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Childhood Trauma and Alcohol Abuse: The Connection. Abuse and neglect may predict alcohol abuse.

Originally posted Jul 29, 2013


A study reported in the June 2013 edition of the journal Alcoholism: Clinical and Experimental Research (Schwandt, M. L., Heilig, M., Hommer, D. W., George, D. T. and Ramchandani, V. A. (2013), provides valuable insight into the relationship of childhood abuse and later alcohol abuse. The researchers compared a group of men and women who had sought treatment for drinking problems to a control group who had no current or past problems with respect to drinking.

Assessing Childhood Abuse

Both groups were assessed for having experienced five types of abuse at some point in their childhood: emotional abuse, physical abuse, sexual abuse, emotional neglect, and physical neglect. In addition to determining whether or not these men and women had experienced such trauma, the researchers were able to assess how severe that trauma was. Finally, all participants were assessed for a number of personality traits.

The Connection Revealed

What the researchers found was that childhood trauma (abuse and/or neglect) was significantly more prevalent among the men and women who were now seeking help for a drinking problem. Moreover, the severity of their drinking problems was directly related to the severity of their childhood abuse. In other words, the greater the childhood abuse or neglect, the more severe the adult drinking problem would be.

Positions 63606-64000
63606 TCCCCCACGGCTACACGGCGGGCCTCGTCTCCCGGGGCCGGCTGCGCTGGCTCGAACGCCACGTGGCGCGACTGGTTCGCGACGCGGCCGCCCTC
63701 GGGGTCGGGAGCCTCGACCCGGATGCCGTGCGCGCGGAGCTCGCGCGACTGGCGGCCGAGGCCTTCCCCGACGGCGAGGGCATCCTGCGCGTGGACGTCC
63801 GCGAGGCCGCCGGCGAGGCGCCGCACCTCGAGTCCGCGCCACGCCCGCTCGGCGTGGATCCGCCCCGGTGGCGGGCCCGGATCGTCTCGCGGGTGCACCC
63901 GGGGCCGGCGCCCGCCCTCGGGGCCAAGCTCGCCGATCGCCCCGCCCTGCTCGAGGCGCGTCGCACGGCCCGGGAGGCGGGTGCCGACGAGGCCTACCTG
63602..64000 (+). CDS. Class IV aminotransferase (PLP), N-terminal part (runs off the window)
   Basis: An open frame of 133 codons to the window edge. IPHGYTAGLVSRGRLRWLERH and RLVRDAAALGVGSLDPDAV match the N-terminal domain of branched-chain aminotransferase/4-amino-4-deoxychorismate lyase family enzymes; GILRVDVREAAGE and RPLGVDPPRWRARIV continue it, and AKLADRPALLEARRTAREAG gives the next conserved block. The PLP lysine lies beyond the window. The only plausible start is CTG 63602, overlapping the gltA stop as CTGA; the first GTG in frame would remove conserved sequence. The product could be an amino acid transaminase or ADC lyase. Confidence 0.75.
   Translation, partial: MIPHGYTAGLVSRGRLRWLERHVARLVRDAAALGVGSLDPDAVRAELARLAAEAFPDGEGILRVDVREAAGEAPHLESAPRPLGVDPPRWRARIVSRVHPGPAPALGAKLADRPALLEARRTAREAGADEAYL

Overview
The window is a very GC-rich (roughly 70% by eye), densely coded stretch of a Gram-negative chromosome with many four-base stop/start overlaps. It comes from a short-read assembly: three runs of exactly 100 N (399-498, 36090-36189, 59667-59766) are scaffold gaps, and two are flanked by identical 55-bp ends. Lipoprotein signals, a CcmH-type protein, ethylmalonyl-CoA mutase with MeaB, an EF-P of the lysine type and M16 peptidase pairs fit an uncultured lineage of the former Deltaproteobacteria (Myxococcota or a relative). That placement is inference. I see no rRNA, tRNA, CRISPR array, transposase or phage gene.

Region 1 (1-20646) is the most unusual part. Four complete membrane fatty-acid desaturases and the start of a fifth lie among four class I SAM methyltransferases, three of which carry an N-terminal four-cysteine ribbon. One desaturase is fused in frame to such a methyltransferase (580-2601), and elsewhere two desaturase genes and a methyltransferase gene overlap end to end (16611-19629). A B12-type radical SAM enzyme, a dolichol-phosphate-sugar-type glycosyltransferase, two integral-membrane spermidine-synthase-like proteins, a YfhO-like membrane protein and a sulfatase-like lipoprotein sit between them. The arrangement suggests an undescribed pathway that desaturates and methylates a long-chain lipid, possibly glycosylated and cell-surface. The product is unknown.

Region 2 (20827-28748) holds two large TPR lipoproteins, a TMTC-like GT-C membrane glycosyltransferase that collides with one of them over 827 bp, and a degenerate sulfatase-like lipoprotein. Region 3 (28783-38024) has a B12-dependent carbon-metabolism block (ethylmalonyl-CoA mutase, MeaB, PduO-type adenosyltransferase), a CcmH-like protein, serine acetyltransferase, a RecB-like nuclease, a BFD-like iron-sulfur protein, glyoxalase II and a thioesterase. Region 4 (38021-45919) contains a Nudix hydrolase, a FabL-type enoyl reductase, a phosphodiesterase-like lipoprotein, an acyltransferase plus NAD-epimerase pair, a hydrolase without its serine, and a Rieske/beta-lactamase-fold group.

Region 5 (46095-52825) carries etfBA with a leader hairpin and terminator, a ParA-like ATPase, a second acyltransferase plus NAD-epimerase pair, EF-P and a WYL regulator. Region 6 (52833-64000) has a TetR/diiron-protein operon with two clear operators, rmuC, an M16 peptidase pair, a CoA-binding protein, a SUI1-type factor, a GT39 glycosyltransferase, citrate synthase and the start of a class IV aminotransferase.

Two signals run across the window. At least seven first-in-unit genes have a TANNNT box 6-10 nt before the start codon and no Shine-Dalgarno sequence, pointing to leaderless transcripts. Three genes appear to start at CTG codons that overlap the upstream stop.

Among the five types of trauma emotional abuse and neglect were the ones most often experienced by the men and women with drinking problems. These findings are important for two reasons. First, they support the notion that genetics alone are not sufficient to account for a person’s vulnerability to addiction. In a word, experience matters. Second, they point toward areas that need to be explored in treatment.

Fleshing Out the Connection

Beyond establishing the connection between childhood abuse and neglect and later drinking problems, this study sought to explore the connection by analyzing the results that both groups took. What they found was that the group who experienced emotional abuse and neglect in childhood and who as adults sought treatment for drinking problems reported higher levels of anxiety, depression, and/or anger. In addition, as a group these men and women were acting impulsively in response to these emotions. That impulsiveness could include drinking as a means of coping with or anesthetizing those feelings.

From my own clinical experience, I would also add grief and loneliness to the list of negative emotions that can contribute to drinking as a means of coping. These emotional states were not specifically measured in this study. However, many victims of childhood abuse report feeling lonely and isolated as adults, and many also experience grief related to the “loss” of love that they suffered.

What to Do?